On a follow up visit to my doctor a couple of weeks ago he told me I should consider writing off the swim season. I told him it hadn't even started yet! He said I was extremely ill and too much pressure on the heart could mean long term damage. Out of curiosity I asked him how I had managed to race three 4 km races in the ocean with a potentially life threatening illness. He didn't need to say anything...he just pointed to his head. I interpreted it that he thinks I'm a nutter!
 
I could have contracted this illness anywhere, I was just unfortunate or unwise not to have had the vaccination this year.
 
I thoroughly recommend any open water swimmers to consider Seti's race series. The water temperature and lack of need for a wetsuit is a big draw. It's well organised and supported and will continue to grow. Give it a go."  Dawn Walker, South City Masters

Dawn, we wish you a speedy recovery and hope to see you back in the water soon!

Swim Set of the Week - 500s

Warm up
5 x 100 as odds swim, evens 25 drill/25 build. 10 rest 

Main:  
5 x 500 (1min rest between each) as:
1st:   Moderate
2nd:  Easy
3rd:  25m Sprint / 75m moderate
4th: Easy
5th: Hard
    
Warm Down 200 Easy 

Win an Ocean Clinic Day Pass

We have a Day Pass for an Ocean Clinic up for grabs.


The open water season is upon us and this a great and fun way to prepare for your next open water swim whether you are a beginner or an advanced swimmer. The Ocean Clinics cater for a wide range of swimming abilities.  The winner will be announced mid October.

All you need to do is complete the form below and submit or you can complete the form at this link



  • Win an Ocean Clinic Day Pass

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More About The Ocean Clinics




 

 
 http://www.oceanclinics.co.nz/

Wednesday, 10 September 2014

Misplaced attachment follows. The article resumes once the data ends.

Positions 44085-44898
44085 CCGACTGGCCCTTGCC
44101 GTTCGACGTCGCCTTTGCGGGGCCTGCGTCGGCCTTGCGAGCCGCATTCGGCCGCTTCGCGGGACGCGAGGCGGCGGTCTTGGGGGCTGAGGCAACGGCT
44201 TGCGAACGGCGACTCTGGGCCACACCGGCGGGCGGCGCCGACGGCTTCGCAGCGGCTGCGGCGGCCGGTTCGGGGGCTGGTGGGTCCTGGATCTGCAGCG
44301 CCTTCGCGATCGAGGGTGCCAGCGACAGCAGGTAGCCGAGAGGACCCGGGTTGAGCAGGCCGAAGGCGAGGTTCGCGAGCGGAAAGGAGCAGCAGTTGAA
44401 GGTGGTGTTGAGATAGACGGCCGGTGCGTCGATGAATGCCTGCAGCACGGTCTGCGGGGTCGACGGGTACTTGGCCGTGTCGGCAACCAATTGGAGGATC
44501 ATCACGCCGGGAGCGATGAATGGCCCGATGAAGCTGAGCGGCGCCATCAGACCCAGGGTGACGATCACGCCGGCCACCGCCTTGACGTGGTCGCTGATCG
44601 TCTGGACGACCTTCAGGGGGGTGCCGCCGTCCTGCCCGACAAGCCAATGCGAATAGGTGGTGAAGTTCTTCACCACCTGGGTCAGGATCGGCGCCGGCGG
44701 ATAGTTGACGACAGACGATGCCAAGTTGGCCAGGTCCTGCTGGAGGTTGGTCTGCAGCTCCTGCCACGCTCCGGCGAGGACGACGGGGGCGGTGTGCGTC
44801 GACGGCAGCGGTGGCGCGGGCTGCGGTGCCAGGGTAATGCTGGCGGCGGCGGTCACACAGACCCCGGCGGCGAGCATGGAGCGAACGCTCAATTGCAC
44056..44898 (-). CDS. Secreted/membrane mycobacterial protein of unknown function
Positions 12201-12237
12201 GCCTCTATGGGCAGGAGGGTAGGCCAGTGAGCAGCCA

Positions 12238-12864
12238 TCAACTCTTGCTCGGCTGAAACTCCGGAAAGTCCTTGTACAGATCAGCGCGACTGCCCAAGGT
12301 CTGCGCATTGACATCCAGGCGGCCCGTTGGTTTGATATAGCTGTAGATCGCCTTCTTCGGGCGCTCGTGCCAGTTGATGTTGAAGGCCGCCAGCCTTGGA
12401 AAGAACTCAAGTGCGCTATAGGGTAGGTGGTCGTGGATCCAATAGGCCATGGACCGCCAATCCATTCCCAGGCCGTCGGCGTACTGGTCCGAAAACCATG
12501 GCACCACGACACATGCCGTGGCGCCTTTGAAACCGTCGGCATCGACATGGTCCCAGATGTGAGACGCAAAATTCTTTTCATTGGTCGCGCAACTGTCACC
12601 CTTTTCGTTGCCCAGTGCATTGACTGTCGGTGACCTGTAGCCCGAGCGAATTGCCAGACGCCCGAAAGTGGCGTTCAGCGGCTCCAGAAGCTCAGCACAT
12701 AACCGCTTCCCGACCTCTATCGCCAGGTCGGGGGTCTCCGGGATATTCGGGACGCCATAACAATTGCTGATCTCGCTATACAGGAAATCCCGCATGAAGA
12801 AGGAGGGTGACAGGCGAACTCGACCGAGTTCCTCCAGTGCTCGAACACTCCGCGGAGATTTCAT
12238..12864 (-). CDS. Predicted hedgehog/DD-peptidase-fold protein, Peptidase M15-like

OBITUARY - HOWARD HOLMES 28/8/1917 – 26/8/2014 (aged 96)

Written by Tony Gayford.  Secretary, Gisborne Masters swimming Club

Howard Holmes. - Master Swimmer since 1984, WW2, POW 4 ½ years, Tailor, Dry- Cleaner, Bird lover, Golfer, Dancer, Orchid Grower, Father, and Husband to Olga. 

I have known Howard since I joined Masters in 1989, when he was a sprightly young 72 year old.

One of the first stories he told me was when he was holed up in Crete, before capture, the platoon leader gave him a watch, and then left.  He still had the watch in 1990, and it turned out that the NCO was the father of a good friend from my school days. 

Howard enjoyed a fit and healthy life, packed with activity.  One would get the impression he wouldn’t sit around reading, or do other sedentary activity for very long.  He would do a swim session, and then golf in the same day and may even fit in a gym session. 

Howard enjoyed a long, active life. I felt that he had cracked the recipe for 90 plus years with his positive attitude and his generous spirit and actions, staying fit and walking a lot, and being a sought after partner at weekly dance sessions.

Sometimes his generosity did not extend to himself – he would be self effacing in conversation, much of it humorous and a bit of a tight wad when faced with paying for “dinners out,” “you can get all you can eat for $5.00 at the RSA”, one of his favourite haunts. 

Howard spent years, through the summer months, driving to orchards collecting and picking carloads of fruit, and then distributing it to his “elderly clients” most of them much younger than himself.